By NEIL HARTNELL
Tribune Business Editor
A well-known small business consultant says he will “push the Government hard” to pass legislation deemed vital to the sector’s growth prospects by March 2015.
Mark Turnquest, principal in Mark A. Turnquest & Associate Companies, told Tribune Business that the consultant team working on the Small and Medium-Sized Enterprises Development Bill had completed its task, and submitted its final report and recommendations to the Government.
Emphasising that it was now the Christie administration’s decision on how to move the proposed Bill forward, Mr Turnquest warned that its impact - even when passed - would not be felt “overnight”.
Disclosing that much “infrastructure development” was required once the law was passed, he explained that it would likely take six months to properly structure the Small and Medium-Sized Enterprises Development Agency (SMEDA).
SMEDA, which the legislation will create, is intended to play the key role in implementing a Bill its provisions - which are all designed to foster a more sustainable, thriving small and medium-sized business sector.
Mr Turnquest told Tribune Business he would press for SMEDA to be operational by 2015 year-end, as it will effectively co-ordinate the work of all the Government’s existing business support agencies.
Mr Turnquest, who was part of the consultant team that worked on the Bill, revealed to this newspaper: “We just concluded on the strategic plan for SMEDA. It’s finished, and we have given it to the Ministry of Finance.
“We finished the report by Jennifer Edwards in reference to how SMEDA should look. Everything is finalised in terms of how its operations should be structured. All the groundwork is finished.
“The only thing is for the Government to finalise how they want to proceed. The only thing the Government has to decide is when they want to bring the legislation.”
Tribune Business previously revealed how the August 28 report, by Compete Caribbean’s Dr Jennifer Edwards, recommended that SMEDA only allocate 20 per cent of its funding to cover operational expenses, freeing “no less than $8 million” per year to assisting Bahamian entrepreneurs.
The report also called for the Bahamas to draft regulations to accompany the Bill, and give it enforcement teeth, plus bring its definition of the small business sector into line with that of other Caribbean nations.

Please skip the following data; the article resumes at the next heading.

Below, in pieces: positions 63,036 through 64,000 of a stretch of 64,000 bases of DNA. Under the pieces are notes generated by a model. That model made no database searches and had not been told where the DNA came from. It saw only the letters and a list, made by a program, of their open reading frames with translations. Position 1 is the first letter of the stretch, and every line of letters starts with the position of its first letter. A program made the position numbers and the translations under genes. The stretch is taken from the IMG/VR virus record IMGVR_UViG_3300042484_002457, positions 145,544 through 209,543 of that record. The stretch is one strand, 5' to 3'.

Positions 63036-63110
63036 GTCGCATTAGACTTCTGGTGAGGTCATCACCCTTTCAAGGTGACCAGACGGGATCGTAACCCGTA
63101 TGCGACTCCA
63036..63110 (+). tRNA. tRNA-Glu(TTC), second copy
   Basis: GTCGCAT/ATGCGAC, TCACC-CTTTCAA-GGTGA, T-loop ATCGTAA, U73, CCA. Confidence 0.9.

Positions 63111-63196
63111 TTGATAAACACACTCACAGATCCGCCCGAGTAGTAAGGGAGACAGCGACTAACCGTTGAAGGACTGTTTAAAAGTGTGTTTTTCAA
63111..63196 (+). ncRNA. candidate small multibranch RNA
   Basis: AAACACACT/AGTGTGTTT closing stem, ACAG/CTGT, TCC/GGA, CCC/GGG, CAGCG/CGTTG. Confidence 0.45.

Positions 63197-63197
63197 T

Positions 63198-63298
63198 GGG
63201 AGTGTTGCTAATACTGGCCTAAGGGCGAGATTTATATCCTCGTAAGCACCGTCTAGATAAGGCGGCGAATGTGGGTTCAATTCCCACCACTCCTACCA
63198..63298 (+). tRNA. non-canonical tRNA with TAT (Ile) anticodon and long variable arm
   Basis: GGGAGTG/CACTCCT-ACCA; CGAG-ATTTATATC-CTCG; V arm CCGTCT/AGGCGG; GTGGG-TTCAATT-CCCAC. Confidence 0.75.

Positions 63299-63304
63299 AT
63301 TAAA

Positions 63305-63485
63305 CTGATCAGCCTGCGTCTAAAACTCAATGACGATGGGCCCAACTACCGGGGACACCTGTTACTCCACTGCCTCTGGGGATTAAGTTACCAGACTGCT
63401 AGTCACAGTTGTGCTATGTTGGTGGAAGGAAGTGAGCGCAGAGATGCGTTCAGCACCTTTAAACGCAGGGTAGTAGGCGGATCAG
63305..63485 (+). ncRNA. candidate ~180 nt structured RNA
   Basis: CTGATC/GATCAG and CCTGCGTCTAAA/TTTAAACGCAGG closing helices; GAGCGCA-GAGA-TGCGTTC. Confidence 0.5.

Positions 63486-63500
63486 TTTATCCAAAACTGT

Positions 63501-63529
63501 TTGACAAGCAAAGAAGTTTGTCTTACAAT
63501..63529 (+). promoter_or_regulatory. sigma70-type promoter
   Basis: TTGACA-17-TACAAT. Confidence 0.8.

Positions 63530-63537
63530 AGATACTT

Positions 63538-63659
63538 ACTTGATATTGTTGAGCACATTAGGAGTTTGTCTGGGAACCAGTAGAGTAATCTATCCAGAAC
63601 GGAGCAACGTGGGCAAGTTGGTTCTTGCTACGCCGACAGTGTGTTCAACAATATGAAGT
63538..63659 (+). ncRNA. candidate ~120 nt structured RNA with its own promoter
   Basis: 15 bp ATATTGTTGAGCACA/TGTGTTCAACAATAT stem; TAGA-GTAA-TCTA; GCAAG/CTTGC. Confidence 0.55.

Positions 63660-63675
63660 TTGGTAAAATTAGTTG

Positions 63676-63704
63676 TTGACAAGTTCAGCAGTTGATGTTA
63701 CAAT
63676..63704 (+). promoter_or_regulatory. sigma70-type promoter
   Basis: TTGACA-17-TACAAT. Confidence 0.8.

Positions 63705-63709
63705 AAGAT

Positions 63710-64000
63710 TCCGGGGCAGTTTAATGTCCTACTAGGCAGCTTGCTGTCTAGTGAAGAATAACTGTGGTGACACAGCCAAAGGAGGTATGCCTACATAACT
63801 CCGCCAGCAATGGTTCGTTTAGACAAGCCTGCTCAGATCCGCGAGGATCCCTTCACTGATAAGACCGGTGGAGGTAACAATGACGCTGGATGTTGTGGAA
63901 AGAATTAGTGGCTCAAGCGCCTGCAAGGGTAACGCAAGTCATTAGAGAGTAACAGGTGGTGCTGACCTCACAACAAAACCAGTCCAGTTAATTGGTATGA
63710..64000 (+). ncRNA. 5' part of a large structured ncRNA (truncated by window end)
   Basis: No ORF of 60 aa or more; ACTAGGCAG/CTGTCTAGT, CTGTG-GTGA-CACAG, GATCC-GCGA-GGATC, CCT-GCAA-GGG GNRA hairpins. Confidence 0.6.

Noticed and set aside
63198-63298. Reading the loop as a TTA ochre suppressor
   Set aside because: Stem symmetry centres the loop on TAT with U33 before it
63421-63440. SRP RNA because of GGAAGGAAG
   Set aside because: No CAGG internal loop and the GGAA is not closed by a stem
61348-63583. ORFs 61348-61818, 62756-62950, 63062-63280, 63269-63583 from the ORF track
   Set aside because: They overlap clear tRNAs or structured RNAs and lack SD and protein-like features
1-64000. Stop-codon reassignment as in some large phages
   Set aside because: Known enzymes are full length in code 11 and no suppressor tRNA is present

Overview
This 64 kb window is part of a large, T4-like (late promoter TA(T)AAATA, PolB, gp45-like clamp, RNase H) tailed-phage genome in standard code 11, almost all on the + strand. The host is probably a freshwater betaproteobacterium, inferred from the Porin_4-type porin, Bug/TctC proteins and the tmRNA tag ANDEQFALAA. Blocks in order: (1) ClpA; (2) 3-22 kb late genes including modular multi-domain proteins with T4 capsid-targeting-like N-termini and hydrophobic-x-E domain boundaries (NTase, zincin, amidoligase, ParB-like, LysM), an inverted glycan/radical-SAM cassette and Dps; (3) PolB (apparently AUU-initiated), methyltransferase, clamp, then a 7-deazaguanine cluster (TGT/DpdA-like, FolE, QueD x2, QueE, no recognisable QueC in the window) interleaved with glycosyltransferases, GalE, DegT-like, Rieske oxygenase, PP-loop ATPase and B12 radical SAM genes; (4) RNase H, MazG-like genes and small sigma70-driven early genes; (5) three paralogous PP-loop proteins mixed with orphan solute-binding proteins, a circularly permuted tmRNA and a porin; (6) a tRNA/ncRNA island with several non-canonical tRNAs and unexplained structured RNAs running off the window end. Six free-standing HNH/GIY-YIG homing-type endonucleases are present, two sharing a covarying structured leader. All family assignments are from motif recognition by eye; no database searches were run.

The Bill has been a long time in development, having initially been proposed and drafted under the former Ingraham administration before it was voted out of office in May 2012.
Some observers have privately expressed concern to Tribune Business that it might go the same way as the proposed Contractors Bill, which has undergone numerous revisions under multiple administrations, and has yet to make it to Cabinet, Parliament or the statute book.
In fairness, the attention of the Government, and its Ministry of Finance, have likely been distracted by other pressing policy issues in recent months, such as Value-Added Tax (VAT) and associated fiscal woes, plus the gaming legislation.
Now, with these matters progressed closer to completion, Mr Turnquest and others in the small business are hoping the Christie administration will move on the SMEDA Bill in the New Year.
“I’m going to push the Government hard to have it legislated by March next year, and most definitely to have SMEDA done by the end of next year,” Mr Turnquest told Tribune Business.
“It’s going to take six months after the legislation is passed to get SMEDA fully functional, with staff, chairman, a Board of Directors and proper location.
“It’s not going to be done overnight. There’s a lot of infrastructure development.”
SMEDA’s main role will be to arrest the relatively high failure rate among Bahamian start-up businesses and entrepreneurs, and aid many more in making the growth transition to medium-sized and larger businesses.
It will effectively be established as a ‘one stop shop’ for various forms of business support and advice, with SMEDA putting entrepreneurs in contact with marketing, accounting, legal and other forms of professional advice.
The agency will also likely help entrepreneurs develop viable business plans that can be presented to potential financiers and capital providers. However, SMEDA itself will not engage in lending to small businesses and entrepreneurs, though it may provide guarantees.
The initial strategy had called for the Government’s other business support functions and agencies, such as the Bahamas Agricultural and Industrial Corporation (BAIC), Bahamas Entrepreneurial Venture Fund and Bahamas Development Bank (BDB), to be incorporated into SMEDA.
Mr Turnquest, though, told Tribune Business that the revised plan was for all these agencies to now remain as standalone entities, with SMEDA acting as ‘the glue’ binding them together.
The BDB, even though less than 30 per cent of its outstanding gross loan portfolio is ‘performing’, will remain “an optional” source of debt financing for small businesses and entrepreneurs.
“All of them will be standing alone, and SMEDA is just going to be a supporting mechanism,” Mr Turnquest explained.
“It’s going to be the overarching mechanism to make sure that all the business service organisations are focused on small businesses, run efficiently and effectively, and there are synergies between the organisations.
“It’s to make sure there’s harmony and a good business environment, so that all businesses can succeed.”